Dechert Survey of Securities Fraud Class Actions Brought Against US Life Sciences Companies
The past year was particularly noteworthy with respect to the relative number of securities fraud class action lawsuits brought against publicly traded pharmaceutical, biotechnology and medical companies. In 2014, 38 different life sciences companies (along with their directors, officers and key personnel) were sued for alleged securities fraud in 39 different complaints — representing a remarkable increase from the 19 such lawsuits filed in 2013. In terms of substance, the 2014 securities fraud lawsuits continued the trend that we have observed in previous years of focusing on industry-specific issues (e.g., alleged misrepresentations regarding product efficacy) as compared to generalized claims of financial improprieties. Notwithstanding the significant number of new lawsuits, however, in 2014 life sciences companies continued to enjoy relative success in obtaining dismissals of the securities fraud lawsuits brought in prior years.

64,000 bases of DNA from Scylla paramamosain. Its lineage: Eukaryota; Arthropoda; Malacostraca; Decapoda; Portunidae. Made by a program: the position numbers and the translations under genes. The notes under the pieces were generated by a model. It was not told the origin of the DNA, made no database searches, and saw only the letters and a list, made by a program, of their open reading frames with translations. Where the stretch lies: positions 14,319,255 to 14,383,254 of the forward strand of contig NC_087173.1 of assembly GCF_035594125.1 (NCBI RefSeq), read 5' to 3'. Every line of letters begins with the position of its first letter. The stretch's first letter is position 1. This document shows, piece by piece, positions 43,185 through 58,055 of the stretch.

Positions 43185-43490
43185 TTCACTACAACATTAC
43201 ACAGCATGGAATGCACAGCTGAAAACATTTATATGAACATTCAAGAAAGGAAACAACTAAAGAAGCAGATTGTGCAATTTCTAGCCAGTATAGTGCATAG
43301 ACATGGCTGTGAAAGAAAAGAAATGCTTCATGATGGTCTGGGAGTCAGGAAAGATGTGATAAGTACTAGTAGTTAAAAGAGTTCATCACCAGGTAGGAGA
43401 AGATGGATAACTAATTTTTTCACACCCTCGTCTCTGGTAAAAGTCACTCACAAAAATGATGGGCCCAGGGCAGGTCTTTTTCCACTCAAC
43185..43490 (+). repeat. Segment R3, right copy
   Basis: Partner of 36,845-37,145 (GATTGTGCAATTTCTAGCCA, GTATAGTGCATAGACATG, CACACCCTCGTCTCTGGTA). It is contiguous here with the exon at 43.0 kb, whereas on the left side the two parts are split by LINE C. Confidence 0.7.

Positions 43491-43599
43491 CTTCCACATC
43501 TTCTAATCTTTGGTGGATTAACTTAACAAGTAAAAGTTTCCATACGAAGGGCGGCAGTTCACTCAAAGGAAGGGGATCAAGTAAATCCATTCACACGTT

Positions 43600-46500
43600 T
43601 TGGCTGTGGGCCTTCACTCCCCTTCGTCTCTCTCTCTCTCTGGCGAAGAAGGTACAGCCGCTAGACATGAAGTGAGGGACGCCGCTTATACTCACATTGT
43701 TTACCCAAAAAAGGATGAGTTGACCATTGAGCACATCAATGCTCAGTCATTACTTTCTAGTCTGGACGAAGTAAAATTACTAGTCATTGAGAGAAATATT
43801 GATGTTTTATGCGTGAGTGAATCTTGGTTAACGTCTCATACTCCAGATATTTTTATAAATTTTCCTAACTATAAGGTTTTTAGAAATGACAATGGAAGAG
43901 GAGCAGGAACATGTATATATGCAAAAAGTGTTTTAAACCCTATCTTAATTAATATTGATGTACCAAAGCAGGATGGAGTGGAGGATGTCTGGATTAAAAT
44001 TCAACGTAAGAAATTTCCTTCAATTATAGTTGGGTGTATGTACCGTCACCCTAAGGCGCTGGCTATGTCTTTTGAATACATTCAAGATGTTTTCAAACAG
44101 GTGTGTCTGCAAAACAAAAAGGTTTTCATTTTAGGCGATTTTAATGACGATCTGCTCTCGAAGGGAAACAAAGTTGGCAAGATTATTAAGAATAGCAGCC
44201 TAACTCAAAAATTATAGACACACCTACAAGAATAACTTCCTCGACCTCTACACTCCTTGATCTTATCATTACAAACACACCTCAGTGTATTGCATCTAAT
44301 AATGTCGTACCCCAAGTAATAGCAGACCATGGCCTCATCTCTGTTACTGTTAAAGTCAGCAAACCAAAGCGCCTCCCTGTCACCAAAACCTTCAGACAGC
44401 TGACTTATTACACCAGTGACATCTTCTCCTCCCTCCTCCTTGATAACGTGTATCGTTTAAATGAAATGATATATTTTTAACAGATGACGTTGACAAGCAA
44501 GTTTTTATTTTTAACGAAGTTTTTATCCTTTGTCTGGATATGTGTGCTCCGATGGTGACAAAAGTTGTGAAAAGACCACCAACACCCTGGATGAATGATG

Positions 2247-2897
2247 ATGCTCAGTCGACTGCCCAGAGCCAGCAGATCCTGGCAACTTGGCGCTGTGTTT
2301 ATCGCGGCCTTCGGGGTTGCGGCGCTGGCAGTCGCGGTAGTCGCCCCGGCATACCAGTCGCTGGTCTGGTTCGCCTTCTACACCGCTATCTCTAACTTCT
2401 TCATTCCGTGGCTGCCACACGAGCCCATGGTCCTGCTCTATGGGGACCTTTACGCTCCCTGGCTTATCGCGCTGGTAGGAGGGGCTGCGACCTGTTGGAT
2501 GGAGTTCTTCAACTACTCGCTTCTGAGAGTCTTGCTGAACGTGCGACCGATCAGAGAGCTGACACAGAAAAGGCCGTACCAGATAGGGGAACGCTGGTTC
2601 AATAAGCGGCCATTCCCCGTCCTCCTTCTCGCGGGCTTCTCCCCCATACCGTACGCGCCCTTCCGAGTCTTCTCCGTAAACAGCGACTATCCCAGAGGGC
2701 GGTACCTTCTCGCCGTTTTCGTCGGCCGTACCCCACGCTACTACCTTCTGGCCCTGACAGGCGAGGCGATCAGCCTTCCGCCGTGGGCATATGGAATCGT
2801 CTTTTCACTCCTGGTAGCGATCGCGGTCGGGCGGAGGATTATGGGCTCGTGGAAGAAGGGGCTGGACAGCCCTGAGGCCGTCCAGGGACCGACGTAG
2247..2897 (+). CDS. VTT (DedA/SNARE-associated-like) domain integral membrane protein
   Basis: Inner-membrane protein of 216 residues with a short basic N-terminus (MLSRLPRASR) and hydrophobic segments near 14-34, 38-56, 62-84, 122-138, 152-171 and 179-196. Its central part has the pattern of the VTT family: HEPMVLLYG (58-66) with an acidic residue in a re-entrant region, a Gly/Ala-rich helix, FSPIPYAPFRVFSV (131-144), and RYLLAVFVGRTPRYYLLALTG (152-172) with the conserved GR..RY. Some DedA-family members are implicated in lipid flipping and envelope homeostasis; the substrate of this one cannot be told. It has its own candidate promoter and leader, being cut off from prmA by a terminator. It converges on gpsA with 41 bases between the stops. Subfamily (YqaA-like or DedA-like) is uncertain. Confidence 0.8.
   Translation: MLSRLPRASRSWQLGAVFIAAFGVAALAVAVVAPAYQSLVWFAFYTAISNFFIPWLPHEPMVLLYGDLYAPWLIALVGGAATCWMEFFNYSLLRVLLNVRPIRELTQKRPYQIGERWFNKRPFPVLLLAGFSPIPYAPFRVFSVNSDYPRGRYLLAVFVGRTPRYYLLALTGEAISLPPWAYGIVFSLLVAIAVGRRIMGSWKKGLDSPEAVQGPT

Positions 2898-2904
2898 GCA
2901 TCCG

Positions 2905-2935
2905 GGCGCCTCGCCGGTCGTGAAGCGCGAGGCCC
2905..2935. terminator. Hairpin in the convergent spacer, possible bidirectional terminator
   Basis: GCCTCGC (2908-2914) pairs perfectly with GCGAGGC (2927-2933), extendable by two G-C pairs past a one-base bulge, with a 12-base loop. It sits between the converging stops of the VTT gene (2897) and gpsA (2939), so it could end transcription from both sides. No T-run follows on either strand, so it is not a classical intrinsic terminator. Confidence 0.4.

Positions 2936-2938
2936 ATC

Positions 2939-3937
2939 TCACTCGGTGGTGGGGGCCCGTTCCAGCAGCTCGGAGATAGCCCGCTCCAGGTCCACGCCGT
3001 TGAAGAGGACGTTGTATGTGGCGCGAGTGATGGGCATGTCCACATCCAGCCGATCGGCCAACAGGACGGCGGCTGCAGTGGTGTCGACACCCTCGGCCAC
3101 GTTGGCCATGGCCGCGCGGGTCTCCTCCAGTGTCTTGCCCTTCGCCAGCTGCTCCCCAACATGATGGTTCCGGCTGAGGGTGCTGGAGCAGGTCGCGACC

In this survey, we first highlight trends from the securities fraud lawsuits filed against life sciences companies in 2014, including a discussion of some of the notable allegations made in those suits. We then summarize and analyze the status of securities fraud lawsuits filed in the preceding five years. We next discuss how the U.S. Supreme Court’s 2011 decision in Matrixx Initatives, Inc. v. Siracusano has affected the litigation landscape, concerning the standard for asserting a claim for securities fraud against a pharmaceutical company that has failed to disclose adverse events associated with a product. We also provide an update on the impact of Amgen Inc. v. Connecticut Retirement Plans & Trust Funds, which lowered the bar for plaintiffs seeking class certification in all Rule 10b-5 cases, including those against life sciences companies. Finally, we provide guidance that may help minimize or eliminate the risk of securities fraud class action lawsuits.